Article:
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How to build an IR-sensor from scratch?

Discussion in 'LEDs and Optoelectronics' started by perjar, May 17, 2018.

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  1. perjar

    perjar

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    May 17, 2018
    Hi Forum!

    I am seeking some advise about how to build an IR sensor using discrete components instead of the ready out of the box TSOP circuits out there.

    I am using a TSOP 7000 with an Arduino today and it works okay but not great.

    it is a TSOP 7000 because I an capturing and decoding IR signals from a Bang & Olufsen remote and they use a 455 KHz carrier frequency instead of the more common 38 KHz.

    The trouble is the low sensitivity of the TSOP7000 which makes me think I may need to find a new solution. I more or less have to aim the remote diectly at the sensor for it to pick up the signal. It works from across the room but I have to aim it carefully. Compare this to original B&O equipment which seem to be able to pick up the signals no matter in which direction I point the remote. My conclusion is that they are not using TSOP 7000 in their products, or they are able to get them at a much higher quality.

    I have tried a few different TSOP7000 sensors and they are more or less the same I would say.

    So I am tninking I may need to build a sensor from scratch, using an IR diode and discrete components, in order to get better performance. But I have absolutely no idea how to do that to be honest. :(

    Any advise from the forum would be very appreciated. :)
     
  2. BobK

    BobK

    7,682
    1,686
    Jan 5, 2010
    Hmm. I have used standard 38KHz TSOP detectors and I practically had to cover the emitter at the source make it fail, You could point the thing anywhere, from anywhere in the room as long as there was a reflective path to the detector and it would be detected.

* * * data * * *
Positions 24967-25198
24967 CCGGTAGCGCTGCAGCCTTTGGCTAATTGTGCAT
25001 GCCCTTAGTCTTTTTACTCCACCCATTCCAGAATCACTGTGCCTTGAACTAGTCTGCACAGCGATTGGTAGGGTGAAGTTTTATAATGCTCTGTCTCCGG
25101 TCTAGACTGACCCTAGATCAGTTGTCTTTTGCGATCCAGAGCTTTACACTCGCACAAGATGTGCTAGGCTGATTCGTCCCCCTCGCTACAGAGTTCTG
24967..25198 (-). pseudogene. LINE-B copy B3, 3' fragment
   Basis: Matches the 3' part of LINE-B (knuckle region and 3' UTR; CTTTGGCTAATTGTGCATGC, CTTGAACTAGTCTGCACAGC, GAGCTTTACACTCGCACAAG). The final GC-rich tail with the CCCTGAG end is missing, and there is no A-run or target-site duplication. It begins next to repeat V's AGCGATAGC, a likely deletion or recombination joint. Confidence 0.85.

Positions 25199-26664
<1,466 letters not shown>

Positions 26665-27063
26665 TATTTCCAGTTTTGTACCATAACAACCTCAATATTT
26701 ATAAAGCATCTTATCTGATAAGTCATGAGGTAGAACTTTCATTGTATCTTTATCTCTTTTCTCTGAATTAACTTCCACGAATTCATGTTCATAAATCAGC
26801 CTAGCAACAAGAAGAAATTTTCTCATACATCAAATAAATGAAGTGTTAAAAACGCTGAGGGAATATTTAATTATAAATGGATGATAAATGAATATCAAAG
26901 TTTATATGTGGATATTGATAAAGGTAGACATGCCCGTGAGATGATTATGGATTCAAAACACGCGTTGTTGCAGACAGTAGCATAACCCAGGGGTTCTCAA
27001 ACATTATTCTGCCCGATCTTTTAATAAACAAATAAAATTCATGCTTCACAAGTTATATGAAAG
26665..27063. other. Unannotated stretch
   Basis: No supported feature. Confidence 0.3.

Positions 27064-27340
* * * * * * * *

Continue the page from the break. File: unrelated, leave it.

Are you sure you have the correct frequency?

    i think you will have a hard time improving on what at TSOP detector does, they are quire sophisticated.

    Bob
     
  3. (*steve*)

    (*steve*) ¡sǝpodᴉʇuɐ ǝɥʇ ɹɐǝɥd Moderator

    25,418
    2,788
    Jan 21, 2010
    I think I could do it with a lock-in amplifier. But I also think it would be rather expensive :)
     
  4. perjar

    perjar

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    0
    May 17, 2018
    Thanks for your advise.

    I have found the root cause finally. It was the power source which was a bit unstable wich caused the TSOP to malfunction. I was using a standard USB charger and apparently they don't deliver a very "clean" output. With a 4,7 uF capacitor in place between Vs and GND everything works perfect now!

    :)
     
  5. BobK

    BobK

    7,682
    1,686
    Jan 5, 2010
    That's more like it! I expect the power supply had high frequency noise in the same range as the 455 KHz operating frequency.

    Bob
     
  6. perjar

    perjar

    3
    0
    May 17, 2018
    Most likely. I will write to Santa and ask for an oscilloscope, it will make life a little easier. ;)
     
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